Andrews Sykes: Dividend Yield Now 7.9%

06 May 2015
By Maynard Paton

Quick update on Andrews Sykes (ASY).

Event: Final results published 06 May

Summary: Results better than I had expected. A dismal first half was followed by a less dismal second half and the outlook for 2015 appears relatively promising. Accounts still showcase solid financials and I’m pleased ASY’s 90% owner continues to share the wealth through sizeable dividends. The yield is 7.9% at 300p.  I continue to hold.

Price: 300p
Shares in issue: 42,262,082
Market capitalisation: £127m
Click here for my previous ASY posts.

Results:

ASY annual results 2014

My thoughts:

* These results were better than I had expected

Issued in September, ASY’s interim figures had already revealed H1 profits down 32% — apparently, an “unseasonably mild winter” caused lower demand for the hire group’s portable heaters. The same statement also owned up to a “disappointing” third quarter.

So it was some relief to read ASY’s second half had not fared as badly as the first. Here is the split between the two halves:

H1 2013H2 2013FY 2013H1 2014H2 2014FY 2014
Revenue (£k)29,77431,29861,07226,75929,64156,400
Operating profit (£k)6,4278,25614,6834,3496,96211,311

H2 revenue slipped 5% to push H2 profits down by ‘only’ 16%.  Today’s statement described the year as having witnessed  “challenging trading conditions” — a term used by ASY for at least the last three years now.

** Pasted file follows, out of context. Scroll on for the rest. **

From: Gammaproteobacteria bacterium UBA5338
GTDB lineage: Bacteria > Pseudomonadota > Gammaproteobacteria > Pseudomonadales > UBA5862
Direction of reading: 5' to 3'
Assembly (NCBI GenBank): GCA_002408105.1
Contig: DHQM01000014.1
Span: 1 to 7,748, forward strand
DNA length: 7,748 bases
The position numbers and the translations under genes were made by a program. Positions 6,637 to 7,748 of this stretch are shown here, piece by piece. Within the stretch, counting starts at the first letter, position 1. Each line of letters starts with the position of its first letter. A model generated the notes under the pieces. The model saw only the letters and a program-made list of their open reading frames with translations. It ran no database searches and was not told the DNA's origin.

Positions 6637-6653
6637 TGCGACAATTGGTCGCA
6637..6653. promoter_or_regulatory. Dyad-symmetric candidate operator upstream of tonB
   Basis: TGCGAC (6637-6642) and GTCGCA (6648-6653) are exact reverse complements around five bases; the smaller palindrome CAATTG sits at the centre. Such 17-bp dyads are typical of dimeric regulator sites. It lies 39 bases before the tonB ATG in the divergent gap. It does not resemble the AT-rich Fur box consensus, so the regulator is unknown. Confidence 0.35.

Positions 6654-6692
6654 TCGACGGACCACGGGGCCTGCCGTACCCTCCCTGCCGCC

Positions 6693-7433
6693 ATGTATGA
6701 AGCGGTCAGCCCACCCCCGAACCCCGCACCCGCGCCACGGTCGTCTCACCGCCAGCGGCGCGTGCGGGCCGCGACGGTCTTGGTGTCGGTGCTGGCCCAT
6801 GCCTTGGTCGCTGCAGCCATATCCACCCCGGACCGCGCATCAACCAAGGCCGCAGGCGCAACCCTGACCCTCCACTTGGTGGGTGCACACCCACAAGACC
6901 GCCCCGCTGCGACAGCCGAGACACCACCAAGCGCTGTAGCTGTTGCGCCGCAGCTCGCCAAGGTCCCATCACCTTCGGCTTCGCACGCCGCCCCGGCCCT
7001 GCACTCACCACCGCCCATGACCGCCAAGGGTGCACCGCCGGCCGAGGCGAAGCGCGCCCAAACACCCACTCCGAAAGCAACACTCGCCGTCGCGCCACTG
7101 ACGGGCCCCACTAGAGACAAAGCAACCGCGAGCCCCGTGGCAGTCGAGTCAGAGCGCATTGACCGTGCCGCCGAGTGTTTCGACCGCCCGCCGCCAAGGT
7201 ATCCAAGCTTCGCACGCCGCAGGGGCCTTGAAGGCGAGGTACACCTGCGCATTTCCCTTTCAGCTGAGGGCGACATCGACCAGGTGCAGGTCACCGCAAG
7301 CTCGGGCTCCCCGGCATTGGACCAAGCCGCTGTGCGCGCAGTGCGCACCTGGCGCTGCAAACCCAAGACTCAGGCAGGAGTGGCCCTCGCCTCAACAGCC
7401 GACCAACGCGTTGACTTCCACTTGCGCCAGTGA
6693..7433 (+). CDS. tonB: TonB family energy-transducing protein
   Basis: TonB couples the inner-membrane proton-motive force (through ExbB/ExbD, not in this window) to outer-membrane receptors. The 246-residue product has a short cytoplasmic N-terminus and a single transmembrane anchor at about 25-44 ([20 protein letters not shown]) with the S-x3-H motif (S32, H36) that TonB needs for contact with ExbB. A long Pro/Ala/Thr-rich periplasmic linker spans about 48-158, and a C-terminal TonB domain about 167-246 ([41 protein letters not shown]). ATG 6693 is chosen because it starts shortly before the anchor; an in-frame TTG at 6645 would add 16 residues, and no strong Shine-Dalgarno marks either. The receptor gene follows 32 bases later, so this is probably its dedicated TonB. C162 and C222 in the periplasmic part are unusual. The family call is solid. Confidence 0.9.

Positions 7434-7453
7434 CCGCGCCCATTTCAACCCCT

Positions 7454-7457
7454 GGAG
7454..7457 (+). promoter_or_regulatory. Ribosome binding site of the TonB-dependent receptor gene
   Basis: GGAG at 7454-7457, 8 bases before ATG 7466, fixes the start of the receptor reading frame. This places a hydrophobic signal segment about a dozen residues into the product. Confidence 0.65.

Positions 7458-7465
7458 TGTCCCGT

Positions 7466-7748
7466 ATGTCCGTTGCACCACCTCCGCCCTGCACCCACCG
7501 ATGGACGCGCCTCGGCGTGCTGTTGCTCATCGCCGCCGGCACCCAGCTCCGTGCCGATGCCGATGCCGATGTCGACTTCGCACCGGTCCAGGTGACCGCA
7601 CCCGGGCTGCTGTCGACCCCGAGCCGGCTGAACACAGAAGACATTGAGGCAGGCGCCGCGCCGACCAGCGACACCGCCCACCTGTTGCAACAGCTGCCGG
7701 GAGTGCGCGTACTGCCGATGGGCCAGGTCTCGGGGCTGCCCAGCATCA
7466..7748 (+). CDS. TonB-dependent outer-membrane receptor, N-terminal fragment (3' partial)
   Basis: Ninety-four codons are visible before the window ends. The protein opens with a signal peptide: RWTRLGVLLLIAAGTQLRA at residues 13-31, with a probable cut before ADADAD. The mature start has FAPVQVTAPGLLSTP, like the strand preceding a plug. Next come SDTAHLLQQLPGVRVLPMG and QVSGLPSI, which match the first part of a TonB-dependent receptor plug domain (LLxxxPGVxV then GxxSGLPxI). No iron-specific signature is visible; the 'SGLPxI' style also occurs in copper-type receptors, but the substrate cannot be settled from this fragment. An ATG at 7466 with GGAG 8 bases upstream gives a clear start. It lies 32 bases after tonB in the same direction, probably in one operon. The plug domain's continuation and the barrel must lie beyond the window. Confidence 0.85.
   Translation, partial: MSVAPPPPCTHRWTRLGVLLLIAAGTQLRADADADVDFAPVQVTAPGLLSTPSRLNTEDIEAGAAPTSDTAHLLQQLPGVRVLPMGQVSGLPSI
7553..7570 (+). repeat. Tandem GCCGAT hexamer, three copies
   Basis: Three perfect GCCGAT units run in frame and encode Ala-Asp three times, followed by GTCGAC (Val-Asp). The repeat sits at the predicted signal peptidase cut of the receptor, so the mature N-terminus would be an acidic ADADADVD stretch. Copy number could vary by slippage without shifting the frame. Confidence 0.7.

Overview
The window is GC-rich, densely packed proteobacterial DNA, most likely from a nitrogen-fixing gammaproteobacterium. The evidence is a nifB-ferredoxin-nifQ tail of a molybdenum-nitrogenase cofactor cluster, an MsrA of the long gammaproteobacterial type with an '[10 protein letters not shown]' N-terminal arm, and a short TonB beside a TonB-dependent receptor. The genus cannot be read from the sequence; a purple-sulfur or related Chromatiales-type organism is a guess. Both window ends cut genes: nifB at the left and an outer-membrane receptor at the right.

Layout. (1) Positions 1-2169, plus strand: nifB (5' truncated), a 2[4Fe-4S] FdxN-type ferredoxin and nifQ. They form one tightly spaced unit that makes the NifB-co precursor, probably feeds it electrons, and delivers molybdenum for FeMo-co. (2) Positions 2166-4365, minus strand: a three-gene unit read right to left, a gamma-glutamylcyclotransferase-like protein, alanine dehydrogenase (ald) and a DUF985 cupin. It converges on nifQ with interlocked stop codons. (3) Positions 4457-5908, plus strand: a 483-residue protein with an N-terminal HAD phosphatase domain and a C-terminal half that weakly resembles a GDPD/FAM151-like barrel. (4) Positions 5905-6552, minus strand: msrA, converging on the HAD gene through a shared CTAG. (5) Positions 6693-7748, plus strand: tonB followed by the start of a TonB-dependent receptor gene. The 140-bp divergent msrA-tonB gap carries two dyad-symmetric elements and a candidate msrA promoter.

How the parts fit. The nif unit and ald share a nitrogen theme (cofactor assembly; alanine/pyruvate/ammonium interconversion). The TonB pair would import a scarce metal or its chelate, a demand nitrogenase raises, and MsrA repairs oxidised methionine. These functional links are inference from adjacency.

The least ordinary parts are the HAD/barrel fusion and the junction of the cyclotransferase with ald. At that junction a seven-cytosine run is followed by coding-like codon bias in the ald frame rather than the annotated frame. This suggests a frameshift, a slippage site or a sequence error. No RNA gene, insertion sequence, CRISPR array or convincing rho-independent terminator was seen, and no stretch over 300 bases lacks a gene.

Still, ASY did confirm last year’s “under-performance” had been “largely addressed” by the end of the fourth quarter — with trading having “nearly recovered” to the levels of 2013.

I was also reassured by the firm’s immediate outlook: “Consequently, we are now able to look forward to 2015 with a more optimistic outlook.

* Accounts still showcase super financials

I was pleased a disappointing year did not translate into disappointing accounting measures.

For instance, full-year operating margins were a robust 20% while return on average equity was a decent 22%.

Cash flow appeared good, too, with capital expenditure covered by the depreciation charged against earnings. Year-end net cash looked healthy at almost £17m while the final-salary pension scheme continues to run at a £1m surplus.

The full 2014 annual report should be published by the end of next week and I will double-check ASY’s cash flow, including the firm’s working-capital movements and the level of any additional pension-scheme contributions.

I also need to look into ASY’s trade investments, which have a book value of just £164k but produced an income of £517k last year.

* Mr Murray blessed us with another dividend

The ‘idiosyncratic tycoon’ that owns 90% of ASY has rewarded his fellow shareholders with another dividend. As you may recall, ASY’s past dividends have been somewhat haphazard.